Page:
One of the limits of the placenta perfusion is that there are no standardized criteria between laboratories. Avoid toxicity associated with hyperoxia is an alternative procedure known and accepted (7).

Furthermore, our parameters (fetal and maternal pressures and pH) were correctly maintained at physiological levels as mentioned in table 2.

References

1. Ceccaldi P-F, Ferreira C, Gavard L, Gil S, Peytavin G, Mandelbrot L. Placental transfer of enfuvirtide in the ex vivo human placenta perfusion model. Am J Obstet Gynecol. avr 2008;198(4):433.e1-2.

2. Mandelbrot L, Duro D, Belissa E, Peytavin G. Placental Transfer of Rilpivirine in an Ex Vivo Human Cotyledon Perfusion Model. Antimicrob Agents Chemother [Internet]. 5 janv 2015 [cité 21 nov 2015];59(5):2901‑3.

3. Gavard L, Gil S, Peytavin G, Ceccaldi P-F, Ferreira C, Farinotti R, et al. Placental transfer of lopinavir/ritonavir in the ex vivo human cotyledon perfusion model. Am J Obstet Gynecol. juill 2006;195(1):296‑301.

4. Gavard L, Beghin D, Forestier F, Cayre Y, Peytavin G, Mandelbrot L, et al. Contribution and limit of the model of perfused cotyledon to the study of placental transfer of drugs. Example of a protease inhibitor of HIV: nelfinavir. Eur J Obstet Gynecol Reprod Biol. déc 2009;147(2):157‑60.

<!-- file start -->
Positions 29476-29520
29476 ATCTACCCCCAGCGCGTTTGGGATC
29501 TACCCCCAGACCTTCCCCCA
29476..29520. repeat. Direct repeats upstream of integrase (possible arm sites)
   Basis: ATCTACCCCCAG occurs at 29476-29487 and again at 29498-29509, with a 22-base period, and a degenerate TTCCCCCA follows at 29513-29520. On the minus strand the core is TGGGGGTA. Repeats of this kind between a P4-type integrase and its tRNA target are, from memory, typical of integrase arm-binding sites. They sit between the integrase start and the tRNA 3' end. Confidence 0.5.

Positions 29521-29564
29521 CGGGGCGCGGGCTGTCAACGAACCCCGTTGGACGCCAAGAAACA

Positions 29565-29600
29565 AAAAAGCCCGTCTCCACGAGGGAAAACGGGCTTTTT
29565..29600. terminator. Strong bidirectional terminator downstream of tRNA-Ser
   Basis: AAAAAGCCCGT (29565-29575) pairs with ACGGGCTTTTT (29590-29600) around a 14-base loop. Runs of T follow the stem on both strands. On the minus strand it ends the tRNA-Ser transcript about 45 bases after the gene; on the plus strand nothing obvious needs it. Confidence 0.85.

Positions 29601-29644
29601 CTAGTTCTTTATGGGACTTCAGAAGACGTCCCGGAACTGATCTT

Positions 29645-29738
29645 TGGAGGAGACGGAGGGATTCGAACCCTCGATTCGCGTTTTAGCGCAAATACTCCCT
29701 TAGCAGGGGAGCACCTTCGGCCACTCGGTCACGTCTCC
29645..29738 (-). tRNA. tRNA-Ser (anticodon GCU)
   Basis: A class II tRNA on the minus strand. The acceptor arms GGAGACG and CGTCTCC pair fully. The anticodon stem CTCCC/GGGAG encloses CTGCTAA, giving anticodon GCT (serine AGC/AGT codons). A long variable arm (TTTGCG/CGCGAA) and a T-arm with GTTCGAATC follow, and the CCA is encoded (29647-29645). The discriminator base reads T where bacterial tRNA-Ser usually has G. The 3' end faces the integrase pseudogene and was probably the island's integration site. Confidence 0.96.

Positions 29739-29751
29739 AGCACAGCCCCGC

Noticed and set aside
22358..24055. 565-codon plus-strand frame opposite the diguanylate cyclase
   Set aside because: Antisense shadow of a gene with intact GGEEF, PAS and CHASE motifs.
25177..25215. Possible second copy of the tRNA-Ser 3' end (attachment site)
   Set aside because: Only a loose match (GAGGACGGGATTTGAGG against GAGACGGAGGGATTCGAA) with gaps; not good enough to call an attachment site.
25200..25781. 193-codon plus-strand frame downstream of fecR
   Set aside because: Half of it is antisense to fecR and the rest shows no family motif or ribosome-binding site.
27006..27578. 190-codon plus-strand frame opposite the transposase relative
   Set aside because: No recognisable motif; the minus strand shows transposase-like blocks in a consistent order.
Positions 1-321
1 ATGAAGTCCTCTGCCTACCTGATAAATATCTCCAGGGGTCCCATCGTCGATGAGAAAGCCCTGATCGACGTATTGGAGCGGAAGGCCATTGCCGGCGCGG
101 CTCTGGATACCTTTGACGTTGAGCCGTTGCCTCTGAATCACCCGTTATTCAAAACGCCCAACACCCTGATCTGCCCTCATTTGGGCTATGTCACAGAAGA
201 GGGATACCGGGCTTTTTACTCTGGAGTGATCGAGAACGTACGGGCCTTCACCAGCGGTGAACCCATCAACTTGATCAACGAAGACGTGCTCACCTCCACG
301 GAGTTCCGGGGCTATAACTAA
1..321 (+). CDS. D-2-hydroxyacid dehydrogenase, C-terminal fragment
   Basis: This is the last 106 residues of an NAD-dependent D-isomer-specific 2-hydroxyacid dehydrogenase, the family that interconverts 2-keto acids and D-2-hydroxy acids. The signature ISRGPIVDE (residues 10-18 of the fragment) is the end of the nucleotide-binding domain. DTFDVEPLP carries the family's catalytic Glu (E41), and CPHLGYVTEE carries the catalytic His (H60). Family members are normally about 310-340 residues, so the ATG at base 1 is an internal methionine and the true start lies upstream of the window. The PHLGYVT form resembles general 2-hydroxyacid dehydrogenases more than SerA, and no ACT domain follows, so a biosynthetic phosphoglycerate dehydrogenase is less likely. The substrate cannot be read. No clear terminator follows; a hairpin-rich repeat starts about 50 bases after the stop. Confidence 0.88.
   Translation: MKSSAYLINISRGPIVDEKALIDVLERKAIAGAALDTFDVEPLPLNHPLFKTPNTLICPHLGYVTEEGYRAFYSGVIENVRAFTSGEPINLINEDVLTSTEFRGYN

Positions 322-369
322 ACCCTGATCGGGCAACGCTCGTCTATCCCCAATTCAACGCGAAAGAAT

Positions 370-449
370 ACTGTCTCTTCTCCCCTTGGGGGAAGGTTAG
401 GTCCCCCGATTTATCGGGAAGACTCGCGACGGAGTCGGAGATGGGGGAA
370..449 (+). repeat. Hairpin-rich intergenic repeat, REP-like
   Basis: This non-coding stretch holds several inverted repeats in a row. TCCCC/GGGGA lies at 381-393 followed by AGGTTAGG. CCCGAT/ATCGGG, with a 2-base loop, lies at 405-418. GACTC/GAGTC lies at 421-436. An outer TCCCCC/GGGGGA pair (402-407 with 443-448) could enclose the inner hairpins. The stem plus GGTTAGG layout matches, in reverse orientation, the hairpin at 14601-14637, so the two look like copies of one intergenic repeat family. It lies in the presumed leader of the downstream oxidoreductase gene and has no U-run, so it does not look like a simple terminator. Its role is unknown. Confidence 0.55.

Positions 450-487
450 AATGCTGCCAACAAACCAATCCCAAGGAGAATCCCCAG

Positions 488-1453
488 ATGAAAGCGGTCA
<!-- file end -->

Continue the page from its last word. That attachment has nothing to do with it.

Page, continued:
5. Mandelbrot L, Ceccaldi P-F, Duro D, Lê M, Pencolé L, Peytavin G. Placental transfer and tissue accumulation of dolutegravir in the ex vivo human cotyledon perfusion model. PLOS ONE [Internet]. 13 août 2019 14(8):e0220323.

6. Bapat P, Pinto LSR, Lubetsky A, Berger H, Koren G. Rivaroxaban transfer across the dually perfused isolated human placental cotyledon. Am J Obstet Gynecol. nov 2015;213(5):710.e1-6.

7. Hutson JR, Garcia-Bournissen F, Davis A, Koren G. The Human Placental Perfusion Model: A Systematic Review and Development of a Model to Predict In Vivo Transfer of Therapeutic Drugs. Clin Pharmacol Ther [Internet]. juill 2011 [

8. Berveiller P, Gil S, Vialard F. Placental perfusion: interest and limits. J Matern Fetal Neonatal Med [Internet]. 3 juin 2017 ;30(11):1347‑8.